Holdover tenants are tenants who remain in rental property after their leases have ended. These are tenants who have “overstayed their welcome” and do not have the landlord’s permission to remain in the property.
Holdover tenants, importantly, are not trespassers. A trespasser is someone who enters property without having permission to do so. A holdover tenant, in comparison, had permission to be in the rental unit at one point, but no longer does so.
Massachusetts, like most states, requires a legal eviction case to obtain possession against a tenant . . . even one who is a holdover. Anything other than a formal eviction case, such as changing the apartment locks or shutting off the utilities, is strictly prohibited and will get a landlord into serious trouble.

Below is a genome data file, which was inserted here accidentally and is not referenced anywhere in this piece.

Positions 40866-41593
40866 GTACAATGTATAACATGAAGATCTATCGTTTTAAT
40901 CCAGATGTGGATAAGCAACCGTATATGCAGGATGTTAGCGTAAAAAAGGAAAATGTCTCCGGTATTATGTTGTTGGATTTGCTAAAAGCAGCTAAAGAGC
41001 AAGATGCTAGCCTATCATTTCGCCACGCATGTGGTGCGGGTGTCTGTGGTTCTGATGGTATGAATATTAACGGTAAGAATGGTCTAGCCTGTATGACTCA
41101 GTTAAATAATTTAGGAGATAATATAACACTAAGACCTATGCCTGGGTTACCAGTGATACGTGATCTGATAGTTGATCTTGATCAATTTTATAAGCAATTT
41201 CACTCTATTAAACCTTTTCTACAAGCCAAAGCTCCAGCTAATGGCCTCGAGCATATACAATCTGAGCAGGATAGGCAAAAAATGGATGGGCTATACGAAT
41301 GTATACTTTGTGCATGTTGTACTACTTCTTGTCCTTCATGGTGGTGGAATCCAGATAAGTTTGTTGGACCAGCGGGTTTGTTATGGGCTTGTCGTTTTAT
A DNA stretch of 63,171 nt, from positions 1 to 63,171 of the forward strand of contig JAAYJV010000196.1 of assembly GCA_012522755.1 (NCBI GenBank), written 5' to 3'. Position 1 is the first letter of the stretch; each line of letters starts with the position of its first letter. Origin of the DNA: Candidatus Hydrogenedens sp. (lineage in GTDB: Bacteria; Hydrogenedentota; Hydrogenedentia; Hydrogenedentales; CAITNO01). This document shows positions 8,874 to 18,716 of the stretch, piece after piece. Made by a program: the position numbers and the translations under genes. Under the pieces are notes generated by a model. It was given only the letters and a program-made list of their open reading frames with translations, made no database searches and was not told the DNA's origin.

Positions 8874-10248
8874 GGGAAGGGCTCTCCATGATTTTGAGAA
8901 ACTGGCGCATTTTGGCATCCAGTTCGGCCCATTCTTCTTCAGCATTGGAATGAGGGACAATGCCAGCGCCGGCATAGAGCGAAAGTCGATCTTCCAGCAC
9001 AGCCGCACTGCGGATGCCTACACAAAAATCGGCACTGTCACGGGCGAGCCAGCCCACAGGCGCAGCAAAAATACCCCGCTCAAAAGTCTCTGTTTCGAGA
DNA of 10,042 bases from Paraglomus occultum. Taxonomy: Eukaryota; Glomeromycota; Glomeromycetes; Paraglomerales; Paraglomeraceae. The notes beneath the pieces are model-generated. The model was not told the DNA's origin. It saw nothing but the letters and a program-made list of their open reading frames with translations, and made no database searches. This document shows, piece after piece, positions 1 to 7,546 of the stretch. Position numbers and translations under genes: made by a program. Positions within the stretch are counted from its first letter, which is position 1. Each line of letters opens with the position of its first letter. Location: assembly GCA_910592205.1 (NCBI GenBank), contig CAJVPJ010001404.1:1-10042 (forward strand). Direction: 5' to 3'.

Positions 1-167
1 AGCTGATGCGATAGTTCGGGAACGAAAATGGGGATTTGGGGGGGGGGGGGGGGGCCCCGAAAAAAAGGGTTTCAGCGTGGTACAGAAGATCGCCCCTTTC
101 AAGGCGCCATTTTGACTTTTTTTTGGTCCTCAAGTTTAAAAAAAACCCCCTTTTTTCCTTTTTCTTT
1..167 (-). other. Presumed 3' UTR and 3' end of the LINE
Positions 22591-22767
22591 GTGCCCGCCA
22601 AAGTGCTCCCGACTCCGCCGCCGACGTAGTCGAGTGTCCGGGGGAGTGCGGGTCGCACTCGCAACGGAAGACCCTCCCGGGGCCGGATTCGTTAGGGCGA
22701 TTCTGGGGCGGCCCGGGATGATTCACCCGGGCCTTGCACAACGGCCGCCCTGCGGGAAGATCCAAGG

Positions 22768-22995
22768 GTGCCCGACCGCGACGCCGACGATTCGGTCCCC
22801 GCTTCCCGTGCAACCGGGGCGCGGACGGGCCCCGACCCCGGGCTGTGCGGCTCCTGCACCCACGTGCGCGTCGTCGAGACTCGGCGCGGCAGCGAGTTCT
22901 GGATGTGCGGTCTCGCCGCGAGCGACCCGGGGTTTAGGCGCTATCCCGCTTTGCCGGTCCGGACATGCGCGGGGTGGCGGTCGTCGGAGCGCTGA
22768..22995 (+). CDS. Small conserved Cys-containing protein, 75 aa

Evicting a Holdover Tenant
To get rid of a holdover tenant, a landlord needs to do an eviction. The process of evicting a holdover tenant is similar to a typical eviction case. However, a landlord is not legally required to provide a notice to quit to a holdover tenant (known in the law as a tenant at sufferance).
Although a notice to quit is not required, it is still a good idea. I generally provide a 72 hour notice to quit is these matters, which tends to be favored by judges in these cases.
As with most landlord-tenant matters, it is worth having an experience landlord-tenant attorney on your side. If you need assistance with such a matter, contact me for a consultation.